PESOTUM – Not even farmers agree on the legislation that governs their
industry. But as Congress considers revamping the farm bill, many agree that one
thing that should remain is help in bad times.
Eric Rund said he's disappointed in the House proposal for a new farm bill because it's more of the same.
Rund, who's changing his farming plans so he'll be in a position to
cash in on growing markets for energy crops, would like to see legislation that
would support alternative markets.
"The government should provide seed
money, not long-term subsidies, so we can develop markets and give industry tax
credits or loan guarantees so they can install new equipment," said Rund, who
thinks crops like miscanthus show the most promise for producing energy.
But he wants the government to keep a safety net in place.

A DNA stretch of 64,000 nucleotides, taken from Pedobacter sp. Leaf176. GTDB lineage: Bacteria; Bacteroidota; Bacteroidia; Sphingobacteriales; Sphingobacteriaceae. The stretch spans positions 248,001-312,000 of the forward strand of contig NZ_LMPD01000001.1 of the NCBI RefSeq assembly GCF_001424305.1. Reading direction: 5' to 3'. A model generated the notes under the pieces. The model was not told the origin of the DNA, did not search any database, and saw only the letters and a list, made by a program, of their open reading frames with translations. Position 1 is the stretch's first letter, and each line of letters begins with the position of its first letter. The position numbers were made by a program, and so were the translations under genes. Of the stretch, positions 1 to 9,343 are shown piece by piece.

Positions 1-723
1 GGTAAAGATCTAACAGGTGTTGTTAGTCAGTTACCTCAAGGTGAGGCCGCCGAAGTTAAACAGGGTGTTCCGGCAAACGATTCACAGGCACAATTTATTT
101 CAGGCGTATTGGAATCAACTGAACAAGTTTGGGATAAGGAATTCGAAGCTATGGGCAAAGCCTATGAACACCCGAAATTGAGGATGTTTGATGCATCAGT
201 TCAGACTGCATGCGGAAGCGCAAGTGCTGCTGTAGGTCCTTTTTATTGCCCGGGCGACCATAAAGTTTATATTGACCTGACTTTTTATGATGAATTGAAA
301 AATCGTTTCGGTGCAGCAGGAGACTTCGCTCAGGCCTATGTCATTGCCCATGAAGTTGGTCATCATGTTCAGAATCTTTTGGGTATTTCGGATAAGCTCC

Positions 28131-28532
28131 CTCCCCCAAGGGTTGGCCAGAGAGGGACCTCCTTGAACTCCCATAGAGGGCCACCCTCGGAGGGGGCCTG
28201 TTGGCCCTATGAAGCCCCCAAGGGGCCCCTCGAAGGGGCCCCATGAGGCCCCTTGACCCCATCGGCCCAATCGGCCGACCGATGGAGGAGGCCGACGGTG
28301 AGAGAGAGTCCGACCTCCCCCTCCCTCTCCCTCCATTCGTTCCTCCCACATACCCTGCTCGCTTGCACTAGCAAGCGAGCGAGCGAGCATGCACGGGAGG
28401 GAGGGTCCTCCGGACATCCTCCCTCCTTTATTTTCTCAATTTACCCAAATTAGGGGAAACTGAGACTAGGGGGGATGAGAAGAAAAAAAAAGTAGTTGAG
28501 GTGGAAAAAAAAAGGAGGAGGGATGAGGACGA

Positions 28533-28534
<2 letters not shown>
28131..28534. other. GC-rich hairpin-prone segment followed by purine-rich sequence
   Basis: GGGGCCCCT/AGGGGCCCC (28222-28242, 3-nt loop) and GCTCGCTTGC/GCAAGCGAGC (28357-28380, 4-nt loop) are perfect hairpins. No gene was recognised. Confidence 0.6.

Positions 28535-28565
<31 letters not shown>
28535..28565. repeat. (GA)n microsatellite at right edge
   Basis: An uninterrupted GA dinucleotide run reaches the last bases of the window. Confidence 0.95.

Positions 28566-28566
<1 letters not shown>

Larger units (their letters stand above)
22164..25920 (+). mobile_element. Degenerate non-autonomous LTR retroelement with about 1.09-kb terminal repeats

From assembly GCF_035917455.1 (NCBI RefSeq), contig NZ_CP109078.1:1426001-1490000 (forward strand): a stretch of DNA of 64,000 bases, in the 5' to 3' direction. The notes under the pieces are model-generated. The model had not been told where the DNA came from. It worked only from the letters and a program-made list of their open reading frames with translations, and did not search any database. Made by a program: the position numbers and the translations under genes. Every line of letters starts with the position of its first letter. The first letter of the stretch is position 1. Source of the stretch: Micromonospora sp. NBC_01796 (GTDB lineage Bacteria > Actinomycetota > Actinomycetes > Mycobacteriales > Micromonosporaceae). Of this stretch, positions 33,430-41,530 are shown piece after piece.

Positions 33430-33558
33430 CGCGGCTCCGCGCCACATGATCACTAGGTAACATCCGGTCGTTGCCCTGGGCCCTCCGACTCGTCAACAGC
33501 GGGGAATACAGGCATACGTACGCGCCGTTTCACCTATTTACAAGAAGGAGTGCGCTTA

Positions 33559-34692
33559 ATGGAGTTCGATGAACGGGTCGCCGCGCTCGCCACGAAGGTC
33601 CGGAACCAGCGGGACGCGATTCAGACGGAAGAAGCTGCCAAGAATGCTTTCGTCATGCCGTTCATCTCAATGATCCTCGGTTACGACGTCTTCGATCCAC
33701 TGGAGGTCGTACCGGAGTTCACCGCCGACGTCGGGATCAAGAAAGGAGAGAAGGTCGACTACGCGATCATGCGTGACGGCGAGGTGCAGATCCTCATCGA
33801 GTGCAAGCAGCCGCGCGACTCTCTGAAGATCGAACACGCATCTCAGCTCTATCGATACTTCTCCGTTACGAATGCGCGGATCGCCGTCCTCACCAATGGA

"I was dependent on
the farm program until this year," said Rund, who plants two-thirds of his land
with corn because his travels in South America showed him beans can be grown
much cheaper there. That decision five years ago put him in a good position this
year to take advantage of ethanol-fueled corn market prices.
and 2005, there were two years in a row when my net income was from farm
payments," he said. "This year, I'll get little if any. It's a good feeling to
rely on the market rather than a brown envelope that comes in the
Chris Hausman, who also farms near Pesotum, said he likes the
flexibility of the current farm program. "It gives farmers the freedom to make
changes based on market prices, and that's what farmers want," Hausman said. "We
want income from the market, not the government. But we need to have a safety
net to help all producers when yields or prices fall short."
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3 years ago